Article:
By The The Pope’s Fool News Service
December 17, 2014
VATICAN CITY (TPF) — The day after the Vatican released the long-awaited “Final Report on the Apostolic Visitation of Institutes of Women Religious in the United States of America,” the Leadership Conference of Women Religious (LCWR) has released its own apostolic report, assessing the job performance of the U.S. Bishops.
Commenting on the report, LCWR chapter-head Sr. Mary Immaculata O’Finian O’Toole said that unlike the Vatican’s report, which took six years to prepare, cost 1.1 million dollars, and is only 12 pages long, the LCWR report only cost about $25 and was put together by volunteers in a day.
“As you will see, the contents of our report on the bishops reflect information that is patently obvious even to the most casual observer. We put it together last night after attending yesterday’s press conference on the Vatican report.” Sr. O’Toole also mentioned that while she was pleased with the generally gracious tone of the Vatican report, she was surprised by its lack of substance. “God knows what they were doing with all that time and all that money,” she said. “That 1.1 million dollars would have made a nice contribution to the Retirement Fund for Religious. But at least the hierarchy spared the Church yet another public relations disaster, which typically happens when they go after the nuns.”
Turning to the contents of the LCWR’s apostolic report on the U.S. Bishops, Sr. O’Toole said that it “captures and summarizes what any reasonably sentient Catholic knows about the American bishops.” The report expresses gratefulness for the role that bishops play in the ongoing operation of the Church by keeping the wheels of bureaucracy turning. But it points out that bishops, unlike nuns, have not shaken off the structures of autocracy as the primary mechanism of governing the Church. “It has been almost fifty years since the close of Vatican II,” said Sr. O’Toole. “That’s almost two generations. In that time, orders of religious women have significantly evolved their governance structures, while the bishops still rule under the old model of the 18th century royal court. Of course,” she continued, “I expect that is what terrifies the bishops the most, and is what generated the visitation in the first place. The Church is still run as an autocracy, with a very distinct power structure,” she explained. “One is obsequious to one’s superiors and demanding of obedience from one’s subordinates. The thought of people actually having dialog, of letting the power of faith-based rational ideas shape the path forward, of admitting that the path forward might be unknown, of trusting the process rather than controlling the outcome—this presents an existential threat to autocrats that has got to send them screaming into the night. We send a frightening message by presenting a living model of how the Church could operate if it so desired.”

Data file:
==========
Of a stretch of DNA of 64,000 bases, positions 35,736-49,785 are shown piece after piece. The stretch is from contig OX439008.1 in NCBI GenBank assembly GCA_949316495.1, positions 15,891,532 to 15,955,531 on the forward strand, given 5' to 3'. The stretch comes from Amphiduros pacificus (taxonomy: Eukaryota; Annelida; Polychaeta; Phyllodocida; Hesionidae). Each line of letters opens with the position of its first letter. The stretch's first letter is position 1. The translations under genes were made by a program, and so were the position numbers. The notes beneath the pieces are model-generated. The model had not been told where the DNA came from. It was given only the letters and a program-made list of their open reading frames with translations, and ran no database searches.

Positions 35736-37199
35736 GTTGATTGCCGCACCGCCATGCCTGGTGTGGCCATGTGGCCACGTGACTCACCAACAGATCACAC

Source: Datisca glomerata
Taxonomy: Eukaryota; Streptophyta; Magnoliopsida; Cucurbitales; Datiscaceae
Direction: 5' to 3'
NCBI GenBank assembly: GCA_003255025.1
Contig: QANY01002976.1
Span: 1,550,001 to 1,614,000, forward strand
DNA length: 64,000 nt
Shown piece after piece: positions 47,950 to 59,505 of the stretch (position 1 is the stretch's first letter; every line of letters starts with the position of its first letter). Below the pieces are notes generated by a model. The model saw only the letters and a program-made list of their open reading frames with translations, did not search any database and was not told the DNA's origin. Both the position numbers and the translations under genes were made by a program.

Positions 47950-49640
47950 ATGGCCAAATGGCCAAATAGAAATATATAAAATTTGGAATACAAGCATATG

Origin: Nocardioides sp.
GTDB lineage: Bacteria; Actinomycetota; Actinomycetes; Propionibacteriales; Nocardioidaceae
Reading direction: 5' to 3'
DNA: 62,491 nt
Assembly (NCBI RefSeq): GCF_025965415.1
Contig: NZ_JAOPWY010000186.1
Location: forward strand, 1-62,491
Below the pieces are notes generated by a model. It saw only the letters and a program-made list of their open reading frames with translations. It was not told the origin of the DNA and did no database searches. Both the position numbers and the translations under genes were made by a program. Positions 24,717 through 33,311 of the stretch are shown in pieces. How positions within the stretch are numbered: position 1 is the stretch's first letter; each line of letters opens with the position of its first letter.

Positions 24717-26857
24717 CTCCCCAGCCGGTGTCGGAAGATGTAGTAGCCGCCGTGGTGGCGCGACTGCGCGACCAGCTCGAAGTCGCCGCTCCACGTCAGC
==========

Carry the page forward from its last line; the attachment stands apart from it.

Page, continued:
Sr. O’Toole says that she hopes the U.S. bishops will respond fully, honestly, and in a collaborative fashion to the LCWR report, even though she realizes it will be met with apprehension and suspicion by some bishops, which would be a painful disappointment. She thinks the report offers a great opportunity for respectful and fruitful dialogue going forward. “I hope they are willing,” she said, “But I am not holding my breath.”